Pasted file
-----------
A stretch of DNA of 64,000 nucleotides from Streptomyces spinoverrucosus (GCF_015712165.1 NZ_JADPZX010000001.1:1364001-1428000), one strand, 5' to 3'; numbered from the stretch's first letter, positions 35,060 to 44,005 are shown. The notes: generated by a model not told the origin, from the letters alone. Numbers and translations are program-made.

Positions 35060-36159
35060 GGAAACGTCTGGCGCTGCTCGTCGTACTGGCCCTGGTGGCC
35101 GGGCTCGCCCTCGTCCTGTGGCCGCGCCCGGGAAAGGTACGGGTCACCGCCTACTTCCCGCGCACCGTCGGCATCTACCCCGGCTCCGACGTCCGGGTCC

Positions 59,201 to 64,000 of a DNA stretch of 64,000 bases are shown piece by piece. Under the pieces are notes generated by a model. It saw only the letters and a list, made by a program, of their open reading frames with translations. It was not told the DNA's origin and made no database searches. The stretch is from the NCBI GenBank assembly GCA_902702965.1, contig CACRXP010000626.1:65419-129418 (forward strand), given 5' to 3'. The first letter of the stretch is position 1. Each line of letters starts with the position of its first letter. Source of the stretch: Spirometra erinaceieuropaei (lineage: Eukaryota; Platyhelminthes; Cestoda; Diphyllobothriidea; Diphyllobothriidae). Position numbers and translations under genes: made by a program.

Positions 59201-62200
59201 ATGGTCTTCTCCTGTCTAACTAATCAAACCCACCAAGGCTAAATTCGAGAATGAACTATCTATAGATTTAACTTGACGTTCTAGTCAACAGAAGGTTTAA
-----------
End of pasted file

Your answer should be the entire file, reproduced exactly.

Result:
A stretch of DNA of 64,000 nucleotides from Streptomyces spinoverrucosus (GCF_015712165.1 NZ_JADPZX010000001.1:1364001-1428000), one strand, 5' to 3'; numbered from the stretch's first letter, positions 35,060 to 44,005 are shown. The notes: generated by a model not told the origin, from the letters alone. Numbers and translations are program-made.

Positions 35060-36159
35060 GGAAACGTCTGGCGCTGCTCGTCGTACTGGCCCTGGTGGCC
35101 GGGCTCGCCCTCGTCCTGTGGCCGCGCCCGGGAAAGGTACGGGTCACCGCCTACTTCCCGCGCACCGTCGGCATCTACCCCGGCTCCGACGTCCGGGTCC

Positions 59,201 to 64,000 of a DNA stretch of 64,000 bases are shown piece by piece. Under the pieces are notes generated by a model. It saw only the letters and a list, made by a program, of their open reading frames with translations. It was not told the DNA's origin and made no database searches. The stretch is from the NCBI GenBank assembly GCA_902702965.1, contig CACRXP010000626.1:65419-129418 (forward strand), given 5' to 3'. The first letter of the stretch is position 1. Each line of letters starts with the position of its first letter. Source of the stretch: Spirometra erinaceieuropaei (lineage: Eukaryota; Platyhelminthes; Cestoda; Diphyllobothriidea; Diphyllobothriidae). Position numbers and translations under genes: made by a program.

Positions 59201-62200
59201 ATGGTCTTCTCCTGTCTAACTAATCAAACCCACCAAGGCTAAATTCGAGAATGAACTATCTATAGATTTAACTTGACGTTCTAGTCAACAGAAGGTTTAA